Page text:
Celebrity justice: Lohan, others get star treatment
Source Noelle Nikpour SunSentinel.com
In 1998, Lindsay Lohan played twin girls, a spirited American and a classy Brit, in the movie
"Parent Trap." It was a remarkable performance by a child actor capable of portraying convincingly two very different
people who appeared on screen at the same time.
Twelve years later, she is again playing two roles simultaneously
— the addict who breaks the law, and the celebrity who pretty much gets away with it.
Lohan served 14 days
of a 90-day sentence in California's Century Regional Detention Facility after she violated her probation from a 2007 arrest
for drunk driving (her second) and cocaine. How violated? She had missed seven alcohol education classes in 27 weeks. She
offered a variety of excuses, including the death of an uncle whose funeral she did not attend, that the judge did not buy.
Lohan is the latest entrant in the celebrity jail cell
parade. (She spent 84 minutes in the same overcrowded facility in 2007.) Paris Hilton, sentenced to the same jail in 2007 for 45 days for reckless driving,
actually spent 23 days in jail, most of it in medical wards. Nicole Richie and Khloe Kardashian each spent less than a day there on drunk driving charges.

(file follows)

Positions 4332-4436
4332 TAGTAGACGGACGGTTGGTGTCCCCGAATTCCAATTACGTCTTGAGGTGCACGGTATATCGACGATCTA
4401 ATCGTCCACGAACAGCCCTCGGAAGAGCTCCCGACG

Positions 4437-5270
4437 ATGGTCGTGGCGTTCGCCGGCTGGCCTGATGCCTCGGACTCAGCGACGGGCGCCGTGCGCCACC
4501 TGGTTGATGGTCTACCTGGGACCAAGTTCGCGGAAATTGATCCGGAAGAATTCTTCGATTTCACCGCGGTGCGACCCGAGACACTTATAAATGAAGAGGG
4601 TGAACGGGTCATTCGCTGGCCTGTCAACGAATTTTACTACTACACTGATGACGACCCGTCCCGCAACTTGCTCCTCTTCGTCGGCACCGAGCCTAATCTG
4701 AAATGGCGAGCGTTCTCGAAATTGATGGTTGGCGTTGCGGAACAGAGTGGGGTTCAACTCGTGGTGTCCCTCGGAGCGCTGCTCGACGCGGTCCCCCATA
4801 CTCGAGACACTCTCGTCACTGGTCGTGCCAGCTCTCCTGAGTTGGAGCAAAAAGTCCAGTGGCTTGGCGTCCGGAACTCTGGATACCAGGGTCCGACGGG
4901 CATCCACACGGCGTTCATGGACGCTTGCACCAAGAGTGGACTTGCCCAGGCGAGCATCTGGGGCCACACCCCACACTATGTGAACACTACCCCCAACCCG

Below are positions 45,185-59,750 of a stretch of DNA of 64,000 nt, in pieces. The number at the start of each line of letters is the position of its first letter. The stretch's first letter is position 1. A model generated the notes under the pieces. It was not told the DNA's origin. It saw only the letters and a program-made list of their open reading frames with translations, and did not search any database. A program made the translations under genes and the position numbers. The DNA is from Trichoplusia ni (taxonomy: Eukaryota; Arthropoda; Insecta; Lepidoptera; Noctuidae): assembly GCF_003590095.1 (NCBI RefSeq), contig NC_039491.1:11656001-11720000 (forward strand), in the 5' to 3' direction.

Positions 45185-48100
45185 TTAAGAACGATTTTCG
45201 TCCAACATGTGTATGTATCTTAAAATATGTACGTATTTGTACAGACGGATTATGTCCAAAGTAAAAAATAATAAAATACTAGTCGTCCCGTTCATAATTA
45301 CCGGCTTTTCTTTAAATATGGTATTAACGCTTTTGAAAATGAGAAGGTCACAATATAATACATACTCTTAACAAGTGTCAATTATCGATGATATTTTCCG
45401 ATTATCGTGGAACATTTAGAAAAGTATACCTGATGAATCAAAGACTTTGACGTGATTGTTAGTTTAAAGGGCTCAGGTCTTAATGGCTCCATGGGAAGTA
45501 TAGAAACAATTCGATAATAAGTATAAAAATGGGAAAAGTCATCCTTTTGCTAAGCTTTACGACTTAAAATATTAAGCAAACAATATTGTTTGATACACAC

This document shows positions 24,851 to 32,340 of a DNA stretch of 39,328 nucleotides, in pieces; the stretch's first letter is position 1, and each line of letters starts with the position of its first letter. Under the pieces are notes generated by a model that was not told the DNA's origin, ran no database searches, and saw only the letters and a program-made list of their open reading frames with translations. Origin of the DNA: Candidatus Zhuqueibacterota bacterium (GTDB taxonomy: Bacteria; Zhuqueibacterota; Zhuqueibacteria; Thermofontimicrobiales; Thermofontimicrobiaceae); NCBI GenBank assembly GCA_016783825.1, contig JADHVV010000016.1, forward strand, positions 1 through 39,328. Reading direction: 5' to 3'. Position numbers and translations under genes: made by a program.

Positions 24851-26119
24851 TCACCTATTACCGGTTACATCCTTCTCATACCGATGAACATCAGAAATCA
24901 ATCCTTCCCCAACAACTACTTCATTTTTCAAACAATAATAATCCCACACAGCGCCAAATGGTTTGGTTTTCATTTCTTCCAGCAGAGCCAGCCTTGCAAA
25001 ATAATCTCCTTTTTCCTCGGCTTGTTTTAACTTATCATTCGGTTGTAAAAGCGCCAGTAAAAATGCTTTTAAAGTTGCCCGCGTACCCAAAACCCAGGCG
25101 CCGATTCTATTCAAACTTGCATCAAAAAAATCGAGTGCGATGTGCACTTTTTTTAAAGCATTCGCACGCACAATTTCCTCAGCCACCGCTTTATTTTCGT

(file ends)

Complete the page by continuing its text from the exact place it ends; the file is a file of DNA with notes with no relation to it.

Then there's Charlie Sheen, who received no jail time despite a Christmas Day assault on his
wife. He ended up with 30 days of rehab (do all celebrities go to rehab?) and the requirement to attend anger management classes
after his wife told police that he had held a knife to her throat and threatened to have ex-police officers kill her. The
two have since reconciled, but, if you ask me, he's still the real "half a man" on his show, "Two and a Half
Do celebrities actually get special treatment in the court system? I haven't seen a study proving it,
but it certainly seems so. At the very least, when they are not getting preferential treatment from judges and juries, they
can afford the types of lawyers who can keep them out of jail. Exhibit A: that unpleasantness a few years back involving a
famous football player/actor going unpunished after murdering two people.
There's nothing about the Constitution
that promises that we'll all have equal wealth or equal access even to basic needs, such as health care. It doesn't seem fair
to a kindergartener, but that's how we give people an incentive to work and to better their skills.
But equal justice
under the law is another story. Ensuring that we're all pretty much the same in the eyes of the court system is a cornerstone
of the American legal system. In fact, the Constitution's preamble lists "establish justice" as the second reason
that "We the People" created it, right after "in order to form a more perfect union."
that union hasn't always been perfect, particularly in the pursuit of justice, but the winding march of history has taken
us generally in the right direction. Most would agree that we're all supposed to be read the same Miranda rights, presumed
innocent until proven guilty, and punished accordingly if so proven, no matter our race, ethnic group, or level of fame.
No doubt human nature makes it harder to be tough on a pretty face, particularly if it's a face one recognizes. But
even if most people aren't blind, justice is supposed to be.